There were a variety of techniques that were used to accomplish these goals included word games including name calling (example: Hun) and using glittering generalities.  It also made false connections using the transfer technique where a symbol, such as Uncle Sam, would be used to represent the consensus of the nation.  Another way to use the transfer technique was to have a famous person give a testimonial, which was used to promote a certain idea or objective.  Lastly, there was the special appeals technique, which included the plain-folks strategy (an attempt to convince an audience that the speaker’s ideas are “of the people,” bandwagon (promotes the idea that “everyone is doing it”), and the use of fear as a strategy to play on the audience’s deep-rooted fears that if they do not embrace the idea being suggested, disaster could occur (“Propaganda,” 2011).  According to Duffy (2009), despite the fact that the United States did not enter the war until 1917, this country produced many more propaganda posters than any other single nation.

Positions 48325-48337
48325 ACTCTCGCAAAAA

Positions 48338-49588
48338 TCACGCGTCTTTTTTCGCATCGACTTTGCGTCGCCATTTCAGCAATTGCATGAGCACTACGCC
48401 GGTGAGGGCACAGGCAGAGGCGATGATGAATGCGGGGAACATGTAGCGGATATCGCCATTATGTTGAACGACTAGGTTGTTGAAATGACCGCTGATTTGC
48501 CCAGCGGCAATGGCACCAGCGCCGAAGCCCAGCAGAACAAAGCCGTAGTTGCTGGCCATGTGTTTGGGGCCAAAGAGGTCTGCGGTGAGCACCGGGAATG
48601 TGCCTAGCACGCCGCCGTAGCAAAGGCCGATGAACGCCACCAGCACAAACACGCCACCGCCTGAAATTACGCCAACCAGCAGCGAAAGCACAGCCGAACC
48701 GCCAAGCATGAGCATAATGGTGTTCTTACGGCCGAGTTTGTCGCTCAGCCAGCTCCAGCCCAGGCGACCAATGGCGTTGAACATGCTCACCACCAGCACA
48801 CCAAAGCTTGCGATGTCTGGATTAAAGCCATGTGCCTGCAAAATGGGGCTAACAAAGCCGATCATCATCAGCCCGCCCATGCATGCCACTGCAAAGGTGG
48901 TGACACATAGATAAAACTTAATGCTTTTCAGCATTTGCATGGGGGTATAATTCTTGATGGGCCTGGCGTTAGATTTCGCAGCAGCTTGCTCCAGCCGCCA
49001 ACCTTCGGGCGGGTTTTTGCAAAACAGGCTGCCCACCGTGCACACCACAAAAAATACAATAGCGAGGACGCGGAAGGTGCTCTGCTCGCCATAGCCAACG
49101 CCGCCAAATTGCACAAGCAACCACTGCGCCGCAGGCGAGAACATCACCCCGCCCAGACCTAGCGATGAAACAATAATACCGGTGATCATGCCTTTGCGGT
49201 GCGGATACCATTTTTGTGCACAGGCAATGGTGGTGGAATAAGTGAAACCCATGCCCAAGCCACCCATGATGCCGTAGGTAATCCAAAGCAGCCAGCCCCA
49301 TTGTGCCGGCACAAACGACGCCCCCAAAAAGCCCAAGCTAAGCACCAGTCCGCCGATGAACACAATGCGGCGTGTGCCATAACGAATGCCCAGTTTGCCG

Factors such as America’s large immigrant population and stance supporting neutrality led to an increase in American propaganda never before seen during World War I.  Although the CPI ceased domestic functions in November 1918 and foreign efforts a few months later, the power of propaganda has during times of national conflict had been seen and felt during that time period, and continues to be a part of our society and lives ever since.  It is interesting to note the difference in the amount of information available about German propaganda during World War II compared to what is available to represent the Germany from World War I.  The Germans learned a valuable lesson about the power of this technique during the First World War, and would not let another opportunity to utilize this strategy slip away in the years to come.